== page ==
A crucial aspect of cube performance is compression. Columns with certain data types, or have unique values for all rows will compress badly, and will require more memory. An effective optimisation technique is to correct the data type or value in a column, such that it is able to compress better. Casting values as integers instead of strings or defining decimal points are fundamental practices that are often overlooked in tabular model design, and ultimately come at the expense of performance. In my example, I was able to create a new unique invoice ID that could be used by the business and compressed as an integer. Previously the varchar invoice key was unique at almost every row of the sales table, and was compressing very poorly. The storage engine (Vertipaq) wants to compress columns, and having similar values in the same column greatly aids this. A great tool for this kind of analysis is the Vertipaq Analyzer. This tool can highlight potential areas of interest in compression activities and help track results in terms of cube optimisation techniques.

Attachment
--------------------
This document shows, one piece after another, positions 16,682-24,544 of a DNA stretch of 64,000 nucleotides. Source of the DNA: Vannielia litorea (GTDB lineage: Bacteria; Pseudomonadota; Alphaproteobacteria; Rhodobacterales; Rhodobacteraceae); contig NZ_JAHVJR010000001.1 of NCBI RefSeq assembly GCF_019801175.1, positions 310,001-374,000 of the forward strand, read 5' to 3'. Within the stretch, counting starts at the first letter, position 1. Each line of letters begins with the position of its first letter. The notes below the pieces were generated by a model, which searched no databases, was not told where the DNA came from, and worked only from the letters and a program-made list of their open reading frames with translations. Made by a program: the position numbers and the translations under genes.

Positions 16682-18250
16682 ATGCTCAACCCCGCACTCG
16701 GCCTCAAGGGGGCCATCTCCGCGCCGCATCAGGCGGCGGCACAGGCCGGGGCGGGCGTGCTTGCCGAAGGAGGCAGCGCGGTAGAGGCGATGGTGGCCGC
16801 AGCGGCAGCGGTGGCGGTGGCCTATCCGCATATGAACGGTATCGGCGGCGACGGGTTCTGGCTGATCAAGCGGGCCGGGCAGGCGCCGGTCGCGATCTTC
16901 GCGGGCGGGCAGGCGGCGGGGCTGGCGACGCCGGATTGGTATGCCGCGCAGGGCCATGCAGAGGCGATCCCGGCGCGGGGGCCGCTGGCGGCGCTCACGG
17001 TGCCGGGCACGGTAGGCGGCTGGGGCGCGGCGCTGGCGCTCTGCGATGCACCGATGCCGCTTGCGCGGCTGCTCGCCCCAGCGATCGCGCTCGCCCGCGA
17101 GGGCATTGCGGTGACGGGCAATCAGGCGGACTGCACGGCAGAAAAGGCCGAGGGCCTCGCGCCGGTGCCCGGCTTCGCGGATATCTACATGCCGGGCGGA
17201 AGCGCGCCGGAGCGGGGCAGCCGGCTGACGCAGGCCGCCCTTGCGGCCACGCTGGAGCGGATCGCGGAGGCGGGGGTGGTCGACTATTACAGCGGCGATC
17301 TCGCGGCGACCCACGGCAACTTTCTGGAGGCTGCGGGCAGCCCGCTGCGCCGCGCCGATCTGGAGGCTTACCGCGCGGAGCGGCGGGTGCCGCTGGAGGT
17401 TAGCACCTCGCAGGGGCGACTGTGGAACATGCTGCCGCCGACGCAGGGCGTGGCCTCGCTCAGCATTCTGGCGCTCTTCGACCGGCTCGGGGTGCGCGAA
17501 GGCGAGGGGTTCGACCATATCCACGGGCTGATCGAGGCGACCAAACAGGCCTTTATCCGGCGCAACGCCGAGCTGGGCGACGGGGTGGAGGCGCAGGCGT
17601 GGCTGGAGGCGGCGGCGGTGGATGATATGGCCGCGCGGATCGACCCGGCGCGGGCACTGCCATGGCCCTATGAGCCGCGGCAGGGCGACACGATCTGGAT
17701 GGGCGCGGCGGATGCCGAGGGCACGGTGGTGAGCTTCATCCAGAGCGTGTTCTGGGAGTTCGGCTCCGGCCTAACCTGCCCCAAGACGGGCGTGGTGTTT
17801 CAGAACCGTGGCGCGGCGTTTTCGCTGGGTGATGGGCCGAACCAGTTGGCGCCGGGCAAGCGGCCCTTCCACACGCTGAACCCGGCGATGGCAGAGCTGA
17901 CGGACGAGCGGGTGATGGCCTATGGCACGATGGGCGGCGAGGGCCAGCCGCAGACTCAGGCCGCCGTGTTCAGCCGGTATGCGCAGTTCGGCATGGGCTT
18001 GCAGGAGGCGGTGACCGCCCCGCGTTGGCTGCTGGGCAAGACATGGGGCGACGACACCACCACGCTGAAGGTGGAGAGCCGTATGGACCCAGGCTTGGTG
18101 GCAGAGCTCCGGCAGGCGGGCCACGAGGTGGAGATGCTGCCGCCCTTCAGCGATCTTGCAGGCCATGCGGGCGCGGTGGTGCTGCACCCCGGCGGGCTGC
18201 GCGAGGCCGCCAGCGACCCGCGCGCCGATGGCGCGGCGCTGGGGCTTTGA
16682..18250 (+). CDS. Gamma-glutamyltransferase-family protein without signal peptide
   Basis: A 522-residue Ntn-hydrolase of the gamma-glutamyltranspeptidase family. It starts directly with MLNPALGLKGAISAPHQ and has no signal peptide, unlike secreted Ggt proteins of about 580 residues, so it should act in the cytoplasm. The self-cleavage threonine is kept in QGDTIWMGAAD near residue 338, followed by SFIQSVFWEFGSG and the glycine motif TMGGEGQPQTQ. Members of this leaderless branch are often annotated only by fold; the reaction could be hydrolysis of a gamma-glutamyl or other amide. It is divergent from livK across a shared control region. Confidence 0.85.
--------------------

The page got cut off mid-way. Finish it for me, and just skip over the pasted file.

Figure 3. The VertiPaq Analyzer reveals compression pain points

 

4.      Examine the DAX

For cube users, it is critical that the OLAP queries they run return accurate results rapidly. If a user cannot get the information they need from a model in a reliable or timely manner, the cube is failing to provide the benefits expected of it. Therefore, an important part of tabular model optimisation revolves around the measures, and ensuring that the DAX expressions used are performance optimised for the formula engine. Keeping the measures simple by using basic expressions, and removing complicated filtering clauses means that the measures should perform better. In my example, I was able to change some of the expressions of sales measures at different period intervals (such as month-to-date and year-to-date), such that they could run across different filtering contexts, thus reducing calculation time.